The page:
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Yow:

Pena v. State (Tex. Ct. App. May 2), holds that the Texas Constitution provides defendants with more rights to relief than the U.S. Constitution in cases where the prosecution had inadvertently destroyed evidence. Here are a few sentences from the opening two paragraphs of Chief Justice Gray's dissenting opinion (some citations omitted):

"As a dog returns to its vomit, so a fool repeats his folly." Proverbs 26:11. As the majority did in 2005, the majority again reverses Pena's conviction, and holds that the trial court erred in overruling Pena's objections to the testimony of Texas Department of Public Safety criminologist Charles Mott and related evidence without giving a jury instruction unknown to Texas law.... Pena's brief on remand adds nothing, but merely regurgitates the majority's analysis in Pena I....

The majority's opinion glosses over two properly dispositive parts of the analysis, namely preservation of error and harm, in less than a page each, in order to publish its thirty-six page, mediocre law-review article on the merits of Pena's issues under the Texas Constitution....

The majority responds, in footnote 27: "In reading the dissenting opinion's selection from the Scriptures, we are reminded of the recent observation of the Court of Criminal Appeals: 'First, the statement is unnecessary; it contributes nothing to the legal issue before us. Second, and most importantly, it is highly unprofessional. When a judge chastises other members of the judiciary in this manner, it not only reflects poorly on the judge, it undermines the integrity of the justice system. The words of Supreme Court Justice Kennedy are particularly appropriate here: 'The collegiality of the judiciary can be destroyed if we adopt the habits and mannerisms of modern, fractious discourse. Neither in public nor in private must we show disrespect for our fellow judges. Whatever our failings, we embody the law and its authority. Disrespect for the person leads to disrespect for the cause.' If public respect for the judiciary is to be maintained, it must begin from within.'"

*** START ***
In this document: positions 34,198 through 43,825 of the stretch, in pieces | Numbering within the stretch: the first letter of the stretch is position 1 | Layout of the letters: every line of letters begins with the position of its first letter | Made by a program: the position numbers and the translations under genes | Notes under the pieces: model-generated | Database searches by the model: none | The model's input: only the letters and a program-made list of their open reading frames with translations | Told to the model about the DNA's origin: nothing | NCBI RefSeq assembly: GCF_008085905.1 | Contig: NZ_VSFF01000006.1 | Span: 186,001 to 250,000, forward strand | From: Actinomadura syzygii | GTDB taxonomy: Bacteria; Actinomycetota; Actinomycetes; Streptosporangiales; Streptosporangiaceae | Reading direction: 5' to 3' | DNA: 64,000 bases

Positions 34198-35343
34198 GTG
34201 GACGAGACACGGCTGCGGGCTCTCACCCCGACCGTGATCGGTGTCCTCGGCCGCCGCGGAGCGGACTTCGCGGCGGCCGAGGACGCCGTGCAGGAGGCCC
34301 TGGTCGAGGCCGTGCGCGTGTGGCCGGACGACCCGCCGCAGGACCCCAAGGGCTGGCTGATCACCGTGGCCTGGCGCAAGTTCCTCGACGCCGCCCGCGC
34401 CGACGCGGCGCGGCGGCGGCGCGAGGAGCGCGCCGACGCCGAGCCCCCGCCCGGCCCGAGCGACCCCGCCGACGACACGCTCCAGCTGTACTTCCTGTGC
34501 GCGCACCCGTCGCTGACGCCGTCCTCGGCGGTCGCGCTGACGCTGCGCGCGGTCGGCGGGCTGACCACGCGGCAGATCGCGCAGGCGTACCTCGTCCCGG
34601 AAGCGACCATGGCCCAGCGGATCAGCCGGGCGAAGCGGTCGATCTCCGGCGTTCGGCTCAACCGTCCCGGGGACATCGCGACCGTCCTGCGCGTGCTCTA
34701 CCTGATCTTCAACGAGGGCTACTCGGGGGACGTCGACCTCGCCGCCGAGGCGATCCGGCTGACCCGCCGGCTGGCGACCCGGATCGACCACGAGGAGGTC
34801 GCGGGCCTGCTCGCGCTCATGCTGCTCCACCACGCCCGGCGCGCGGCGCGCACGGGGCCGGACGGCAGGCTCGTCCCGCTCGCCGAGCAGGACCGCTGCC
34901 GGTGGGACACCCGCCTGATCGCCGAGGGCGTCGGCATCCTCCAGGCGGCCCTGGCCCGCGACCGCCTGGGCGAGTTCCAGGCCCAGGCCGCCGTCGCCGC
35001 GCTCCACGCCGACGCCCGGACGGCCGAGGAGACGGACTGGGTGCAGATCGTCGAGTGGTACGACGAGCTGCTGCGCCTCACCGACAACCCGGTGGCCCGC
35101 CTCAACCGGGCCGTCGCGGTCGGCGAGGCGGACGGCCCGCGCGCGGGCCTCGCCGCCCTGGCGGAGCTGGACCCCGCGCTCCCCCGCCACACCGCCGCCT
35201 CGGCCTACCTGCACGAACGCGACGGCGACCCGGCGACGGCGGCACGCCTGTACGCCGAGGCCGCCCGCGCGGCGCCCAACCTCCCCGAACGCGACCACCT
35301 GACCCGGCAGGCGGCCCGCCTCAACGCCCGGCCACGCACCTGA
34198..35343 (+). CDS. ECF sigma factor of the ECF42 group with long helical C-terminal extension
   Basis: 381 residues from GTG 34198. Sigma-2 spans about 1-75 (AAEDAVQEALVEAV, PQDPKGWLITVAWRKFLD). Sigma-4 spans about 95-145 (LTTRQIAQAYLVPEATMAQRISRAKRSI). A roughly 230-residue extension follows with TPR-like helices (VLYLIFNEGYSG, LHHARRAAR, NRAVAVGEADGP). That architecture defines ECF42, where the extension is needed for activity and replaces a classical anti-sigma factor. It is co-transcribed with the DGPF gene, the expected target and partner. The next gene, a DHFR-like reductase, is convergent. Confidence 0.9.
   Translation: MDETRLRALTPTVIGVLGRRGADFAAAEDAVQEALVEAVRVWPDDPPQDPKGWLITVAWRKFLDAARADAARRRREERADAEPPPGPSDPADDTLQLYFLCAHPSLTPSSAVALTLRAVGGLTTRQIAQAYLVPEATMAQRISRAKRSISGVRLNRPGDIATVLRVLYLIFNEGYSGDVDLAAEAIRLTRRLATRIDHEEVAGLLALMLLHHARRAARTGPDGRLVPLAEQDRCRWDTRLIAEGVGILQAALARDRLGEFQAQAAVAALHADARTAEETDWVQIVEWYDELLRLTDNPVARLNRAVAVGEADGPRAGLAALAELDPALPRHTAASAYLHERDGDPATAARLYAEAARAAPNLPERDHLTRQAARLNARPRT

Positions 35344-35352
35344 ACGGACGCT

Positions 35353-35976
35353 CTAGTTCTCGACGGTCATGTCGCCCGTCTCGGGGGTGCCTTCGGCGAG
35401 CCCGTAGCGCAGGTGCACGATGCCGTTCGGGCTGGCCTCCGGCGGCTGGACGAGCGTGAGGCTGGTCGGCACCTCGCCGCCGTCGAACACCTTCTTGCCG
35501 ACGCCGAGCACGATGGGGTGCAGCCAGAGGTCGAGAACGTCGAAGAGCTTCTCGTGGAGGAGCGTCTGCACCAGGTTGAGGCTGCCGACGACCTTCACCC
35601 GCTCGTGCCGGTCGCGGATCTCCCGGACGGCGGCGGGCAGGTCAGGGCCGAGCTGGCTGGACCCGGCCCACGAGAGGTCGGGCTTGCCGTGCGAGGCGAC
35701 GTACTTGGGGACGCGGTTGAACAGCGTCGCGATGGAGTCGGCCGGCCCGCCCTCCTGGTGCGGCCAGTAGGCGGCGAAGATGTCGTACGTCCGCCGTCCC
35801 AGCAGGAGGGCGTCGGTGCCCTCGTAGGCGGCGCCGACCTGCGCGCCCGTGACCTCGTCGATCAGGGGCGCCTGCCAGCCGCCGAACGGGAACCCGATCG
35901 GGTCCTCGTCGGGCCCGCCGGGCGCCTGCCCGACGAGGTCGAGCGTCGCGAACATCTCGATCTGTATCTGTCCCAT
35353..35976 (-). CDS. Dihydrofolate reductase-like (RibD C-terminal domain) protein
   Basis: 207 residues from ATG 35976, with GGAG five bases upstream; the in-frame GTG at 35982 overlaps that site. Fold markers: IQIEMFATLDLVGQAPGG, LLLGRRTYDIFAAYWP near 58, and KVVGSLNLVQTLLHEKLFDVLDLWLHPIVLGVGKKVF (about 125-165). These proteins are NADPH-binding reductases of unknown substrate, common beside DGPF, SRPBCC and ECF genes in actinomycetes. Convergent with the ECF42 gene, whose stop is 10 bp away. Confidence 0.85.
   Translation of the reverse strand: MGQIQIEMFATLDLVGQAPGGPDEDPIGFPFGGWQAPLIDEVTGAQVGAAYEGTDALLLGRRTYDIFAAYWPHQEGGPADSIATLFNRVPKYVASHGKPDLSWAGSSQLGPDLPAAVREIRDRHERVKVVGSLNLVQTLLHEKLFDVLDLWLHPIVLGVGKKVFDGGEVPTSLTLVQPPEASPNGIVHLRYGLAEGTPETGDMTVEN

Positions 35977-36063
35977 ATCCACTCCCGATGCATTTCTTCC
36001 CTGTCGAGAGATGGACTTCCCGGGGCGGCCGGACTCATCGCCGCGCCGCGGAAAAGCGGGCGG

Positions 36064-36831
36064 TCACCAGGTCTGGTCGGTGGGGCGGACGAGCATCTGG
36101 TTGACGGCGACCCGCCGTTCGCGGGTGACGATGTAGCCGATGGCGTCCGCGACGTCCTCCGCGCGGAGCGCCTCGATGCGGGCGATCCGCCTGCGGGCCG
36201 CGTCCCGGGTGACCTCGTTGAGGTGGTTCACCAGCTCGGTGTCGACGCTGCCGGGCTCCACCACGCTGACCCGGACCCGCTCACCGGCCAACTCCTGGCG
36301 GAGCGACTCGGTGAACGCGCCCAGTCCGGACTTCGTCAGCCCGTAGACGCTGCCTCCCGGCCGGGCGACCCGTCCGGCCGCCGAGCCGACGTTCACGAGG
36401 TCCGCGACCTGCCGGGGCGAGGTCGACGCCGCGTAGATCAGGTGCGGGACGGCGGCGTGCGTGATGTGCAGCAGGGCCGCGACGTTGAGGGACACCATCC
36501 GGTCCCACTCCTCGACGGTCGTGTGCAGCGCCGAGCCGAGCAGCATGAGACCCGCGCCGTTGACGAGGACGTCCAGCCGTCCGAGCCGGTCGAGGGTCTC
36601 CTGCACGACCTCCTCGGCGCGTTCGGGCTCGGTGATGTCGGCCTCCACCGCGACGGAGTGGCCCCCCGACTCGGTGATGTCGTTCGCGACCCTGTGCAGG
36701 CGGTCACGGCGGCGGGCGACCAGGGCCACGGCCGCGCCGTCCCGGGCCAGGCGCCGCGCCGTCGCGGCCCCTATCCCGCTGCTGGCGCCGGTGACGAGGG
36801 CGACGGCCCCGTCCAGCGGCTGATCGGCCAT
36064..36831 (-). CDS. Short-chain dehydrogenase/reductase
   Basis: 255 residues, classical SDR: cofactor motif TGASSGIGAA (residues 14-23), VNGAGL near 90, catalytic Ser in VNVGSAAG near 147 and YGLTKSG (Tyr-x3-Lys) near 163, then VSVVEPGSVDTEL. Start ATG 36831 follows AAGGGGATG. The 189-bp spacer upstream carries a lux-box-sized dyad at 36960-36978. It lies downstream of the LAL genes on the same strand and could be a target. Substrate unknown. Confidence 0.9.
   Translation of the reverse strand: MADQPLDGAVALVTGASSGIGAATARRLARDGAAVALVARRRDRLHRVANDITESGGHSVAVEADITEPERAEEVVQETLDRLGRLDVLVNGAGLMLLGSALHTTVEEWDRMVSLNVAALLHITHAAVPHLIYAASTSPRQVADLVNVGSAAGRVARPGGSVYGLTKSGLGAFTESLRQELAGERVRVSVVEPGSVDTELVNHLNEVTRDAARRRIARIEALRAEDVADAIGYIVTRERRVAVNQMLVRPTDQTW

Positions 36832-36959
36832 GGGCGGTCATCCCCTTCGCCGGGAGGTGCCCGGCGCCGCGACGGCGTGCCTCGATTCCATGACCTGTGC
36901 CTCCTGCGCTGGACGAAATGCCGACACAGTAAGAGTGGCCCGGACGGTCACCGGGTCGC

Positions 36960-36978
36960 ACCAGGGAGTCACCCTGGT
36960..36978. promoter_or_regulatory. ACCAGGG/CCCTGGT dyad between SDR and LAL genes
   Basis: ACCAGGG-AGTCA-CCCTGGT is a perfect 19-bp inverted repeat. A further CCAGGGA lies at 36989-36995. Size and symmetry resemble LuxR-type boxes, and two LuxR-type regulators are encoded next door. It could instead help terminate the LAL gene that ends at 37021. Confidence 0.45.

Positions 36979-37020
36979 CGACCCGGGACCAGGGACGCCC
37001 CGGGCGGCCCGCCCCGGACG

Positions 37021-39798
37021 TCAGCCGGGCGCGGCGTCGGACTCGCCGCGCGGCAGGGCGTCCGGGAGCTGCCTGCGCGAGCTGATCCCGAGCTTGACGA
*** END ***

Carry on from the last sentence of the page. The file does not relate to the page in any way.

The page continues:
What's going on there in Waco?

Anderson (mail) (www):
The majority responds in its final endnote, quoting an earlier op:

First, the statement is unnecessary; it contributes nothing to the legal issue before us. Second, and most importantly, it is highly unprofessional. When a judge chastises other members of the judiciary in this manner, it not only reflects poorly on the judge, it undermines the integrity of the justice system. The words of Supreme Court Justice Kennedy are particularly appropriate here:

"The collegiality of the judiciary can be destroyed if we adopt the habits and mannerisms of modern, fractious discourse. Neither in public nor in private must we show disrespect for our fellow judges. Whatever our failings, we embody the law and its authority. Disrespect for the person leads to disrespect for the cause.

"If public respect for the judiciary is to be maintained, it must begin from within."
5.9.2007 3:54pm
PersonFromPorlock:

Neither in public nor in private must we show disrespect for our fellow judges. Whatever our failings, we embody the law and its authority. Disrespect for the person leads to disrespect for the cause.' If public respect for the judiciary is to be maintained, it must begin from within.'"